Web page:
I know I promised you all Judith Kerr as my first blog feature, and as you can see from the title, this post is not about her and her incredible illustrations. It’s about Jon Klassen instead. I surprised even myself! It’s for two reasons really, firstly I was advised to look at his characters by Jenni Saarenkylä back at the start of my course, as I kept finding myself wanting to draw characters with very blank expressions and limited movement. How to do that and still make them dynamic? Secondly, I really had to return the library books I borrowed - thankfully my library has scrapped late fees but I couldn’t get anything else out until I returned them, and I was starting to feel a bit guilty about hoarding the libraries entire Jon Klassen catalogue.
Before I get into Klassen’s characters, I have to take a moment to appreciate his composition and page design. It's where my true love lies, and his too I think. He creates atmosphere with the minimalist of backgrounds, and positions his charcters in such a way that the balance of space not only helps in telling the story, but measures the pace through out. I particularly love his clean lines, simple shapes and use of negative space. They impart a beautiful stillness and quietness to the background, for his characters to play against.
The key to understanding Klassen’s characters, is understanding how he views character design. He freely admits that he finds drawing humans difficult. And that he prefers to draw scenery and inanimate objects.
I think animals are his compromise. Animals don’t have overt facial expressions, so the situation they're in (think of a dog sat next to an empty plate of biscuits),or in a books case the text, tell us what they are feeling. In the same way, as humans we read emotions in animals faces that are not necessarily shown (or felt?)
Klassen’s characters don’t explicitly express emotions. For the most they don’t even have mouths, or eyebrows. So it’s all in the eyes. The size and shape of the whites, and the position of the pupils. It’s through subtle changes to the eyes that we read the emotions (in conjunction with the text), see connections between characters, and follow movement. In The Dark (above) not even the eyes change, there's just one tiny upward tweak of the boy's mouth on the last page.
In Klassen’s debut author/illustrated book, I Want my Hat Back, his main character is exactly the same in the first 7 spreads. Same pose, same blank expression, looking directly out of the book. But it somehow works. If you listen to Klassen talk about his creative process in interviews, we get a clearer understanding of why it works. For Klassen, the book pages are a stage. He’s the director, and the characters are reluctant and - arguable bad - actors. They break the fourth wall - all the time!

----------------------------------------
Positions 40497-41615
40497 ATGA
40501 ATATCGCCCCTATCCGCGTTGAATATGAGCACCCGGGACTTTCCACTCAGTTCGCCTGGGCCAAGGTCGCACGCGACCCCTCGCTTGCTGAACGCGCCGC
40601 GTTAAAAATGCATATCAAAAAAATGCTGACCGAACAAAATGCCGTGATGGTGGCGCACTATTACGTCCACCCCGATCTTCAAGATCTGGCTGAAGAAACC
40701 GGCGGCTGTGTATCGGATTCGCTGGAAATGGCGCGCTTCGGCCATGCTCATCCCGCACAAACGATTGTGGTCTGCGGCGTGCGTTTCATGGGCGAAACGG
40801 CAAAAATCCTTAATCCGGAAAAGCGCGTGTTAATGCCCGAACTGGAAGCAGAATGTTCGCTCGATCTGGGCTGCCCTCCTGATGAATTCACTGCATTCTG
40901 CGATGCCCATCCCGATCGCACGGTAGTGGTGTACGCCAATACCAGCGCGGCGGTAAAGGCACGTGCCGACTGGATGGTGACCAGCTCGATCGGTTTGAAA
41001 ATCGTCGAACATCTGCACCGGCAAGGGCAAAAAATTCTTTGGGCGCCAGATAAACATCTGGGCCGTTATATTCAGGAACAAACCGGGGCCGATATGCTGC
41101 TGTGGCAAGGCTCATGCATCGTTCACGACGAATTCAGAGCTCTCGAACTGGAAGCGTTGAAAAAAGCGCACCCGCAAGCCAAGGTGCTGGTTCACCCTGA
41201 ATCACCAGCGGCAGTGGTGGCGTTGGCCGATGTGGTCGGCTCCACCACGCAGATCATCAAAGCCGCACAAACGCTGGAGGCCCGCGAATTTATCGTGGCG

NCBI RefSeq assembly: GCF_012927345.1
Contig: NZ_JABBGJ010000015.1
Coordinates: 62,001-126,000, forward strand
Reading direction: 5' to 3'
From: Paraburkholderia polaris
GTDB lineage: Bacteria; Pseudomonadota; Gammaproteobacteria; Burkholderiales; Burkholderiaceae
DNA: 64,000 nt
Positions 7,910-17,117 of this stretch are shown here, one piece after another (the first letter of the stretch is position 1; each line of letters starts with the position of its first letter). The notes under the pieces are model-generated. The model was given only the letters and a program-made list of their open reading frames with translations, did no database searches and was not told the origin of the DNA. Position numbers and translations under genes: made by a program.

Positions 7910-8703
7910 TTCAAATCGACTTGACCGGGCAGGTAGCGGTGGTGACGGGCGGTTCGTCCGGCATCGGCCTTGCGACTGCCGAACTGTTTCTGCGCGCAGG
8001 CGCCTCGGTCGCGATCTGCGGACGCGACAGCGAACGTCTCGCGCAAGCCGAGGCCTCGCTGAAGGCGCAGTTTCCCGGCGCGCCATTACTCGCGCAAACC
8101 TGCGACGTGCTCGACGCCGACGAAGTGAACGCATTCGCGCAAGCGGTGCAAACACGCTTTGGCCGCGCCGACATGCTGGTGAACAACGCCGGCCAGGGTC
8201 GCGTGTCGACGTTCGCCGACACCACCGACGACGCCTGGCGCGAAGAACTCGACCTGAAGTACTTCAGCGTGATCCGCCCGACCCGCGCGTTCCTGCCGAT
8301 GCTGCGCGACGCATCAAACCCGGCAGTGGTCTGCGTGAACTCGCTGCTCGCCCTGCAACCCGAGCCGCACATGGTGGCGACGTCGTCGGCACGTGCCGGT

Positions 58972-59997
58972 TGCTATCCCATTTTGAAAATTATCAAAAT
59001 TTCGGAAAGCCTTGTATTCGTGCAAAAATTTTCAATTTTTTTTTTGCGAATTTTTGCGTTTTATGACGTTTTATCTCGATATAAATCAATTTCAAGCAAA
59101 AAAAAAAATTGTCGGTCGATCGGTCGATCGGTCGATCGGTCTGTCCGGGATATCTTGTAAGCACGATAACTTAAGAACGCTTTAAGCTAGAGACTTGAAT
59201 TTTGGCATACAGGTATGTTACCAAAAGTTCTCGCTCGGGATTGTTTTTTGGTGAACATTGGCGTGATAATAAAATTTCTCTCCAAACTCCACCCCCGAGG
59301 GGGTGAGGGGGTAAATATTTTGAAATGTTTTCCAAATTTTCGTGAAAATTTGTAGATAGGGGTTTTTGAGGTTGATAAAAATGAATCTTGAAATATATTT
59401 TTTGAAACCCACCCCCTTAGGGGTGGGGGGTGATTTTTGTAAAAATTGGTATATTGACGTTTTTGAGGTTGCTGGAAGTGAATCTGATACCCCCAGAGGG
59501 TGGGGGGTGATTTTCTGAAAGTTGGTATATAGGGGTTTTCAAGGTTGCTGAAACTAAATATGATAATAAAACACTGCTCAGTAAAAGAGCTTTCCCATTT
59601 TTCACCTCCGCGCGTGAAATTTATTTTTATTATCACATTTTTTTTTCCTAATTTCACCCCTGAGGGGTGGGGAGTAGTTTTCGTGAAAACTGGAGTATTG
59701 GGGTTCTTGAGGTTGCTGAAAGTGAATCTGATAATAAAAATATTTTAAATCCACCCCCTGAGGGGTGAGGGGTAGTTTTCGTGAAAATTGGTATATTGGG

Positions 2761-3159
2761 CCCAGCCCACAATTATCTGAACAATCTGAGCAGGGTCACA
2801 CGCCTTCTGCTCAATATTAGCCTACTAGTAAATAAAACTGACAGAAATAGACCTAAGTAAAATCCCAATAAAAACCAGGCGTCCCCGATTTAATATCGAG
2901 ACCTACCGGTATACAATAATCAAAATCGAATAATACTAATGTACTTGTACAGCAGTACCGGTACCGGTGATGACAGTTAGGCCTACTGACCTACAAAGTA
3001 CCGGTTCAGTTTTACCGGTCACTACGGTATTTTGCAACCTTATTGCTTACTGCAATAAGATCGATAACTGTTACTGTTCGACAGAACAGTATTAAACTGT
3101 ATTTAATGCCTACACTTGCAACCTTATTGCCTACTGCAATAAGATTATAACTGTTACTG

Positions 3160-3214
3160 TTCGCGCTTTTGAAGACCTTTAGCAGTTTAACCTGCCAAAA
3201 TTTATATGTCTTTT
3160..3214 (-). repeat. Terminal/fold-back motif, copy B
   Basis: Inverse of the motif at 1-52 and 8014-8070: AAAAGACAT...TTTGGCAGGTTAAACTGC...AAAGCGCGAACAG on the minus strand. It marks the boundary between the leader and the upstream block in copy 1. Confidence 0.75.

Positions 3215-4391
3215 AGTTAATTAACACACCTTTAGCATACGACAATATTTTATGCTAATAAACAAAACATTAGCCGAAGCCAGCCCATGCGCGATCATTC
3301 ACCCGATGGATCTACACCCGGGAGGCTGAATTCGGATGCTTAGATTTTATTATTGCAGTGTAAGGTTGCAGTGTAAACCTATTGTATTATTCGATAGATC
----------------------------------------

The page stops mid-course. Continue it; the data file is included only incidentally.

An audience at a theatre knows that the set isn’t real, and the actors are pretending, yet they suspend their disbelief to engage with the story. And it’s that act of suspending disbelief that makes the audience an active participant in the experience. Klassen acknowledges the artifice of his charcters being moved around a page. He invites the reader into the secret. More specifically he invites the child (who is looking at the pictures) into the secret that the adult (reading the text) is missing. And children are excellent at holding both truth and lie in their minds - as Klassen’s often authorial collaborator, Mac Barnett explains here (I like to think Nico is still leaving messages for his whale).
The secret is referred to as décalage (French: gap, discrepancy, time-lag) in illustrated fiction and we can also see examples of it in my favourite Quentin Blake picture book, Cockatoos.
Klassen is a master at it. All his comedy comes from the tension created when the text doesn’t exactly match up with the illustrations. My favourite of his books, alongside The Dark (with Lemony Snicket), is Sam and Dave Dig A Hole (with Mac Barnett). My children and I laugh out loud on every page.
Linked to décalage is Klassen’s love of the unreliable narrator. We see the characters lie, feign ignorance, or admit wrong-doing outright - combined with their deadpan expressions they’d be formidable in a poker game. And it means that the sometimes comedically dark endings, play with the moralities of who you’re supposed to be rooting for.
Jon Klassen’s book are much loved in our house, but taking time to look closer (I’m constantly told off for stopping half way through stories to study the illustrations) I can really enjoy and marvel at his skill as a both an illustrator and director of stories.
What's your favourite Jon Klassen book, and why? Tell me in the comments.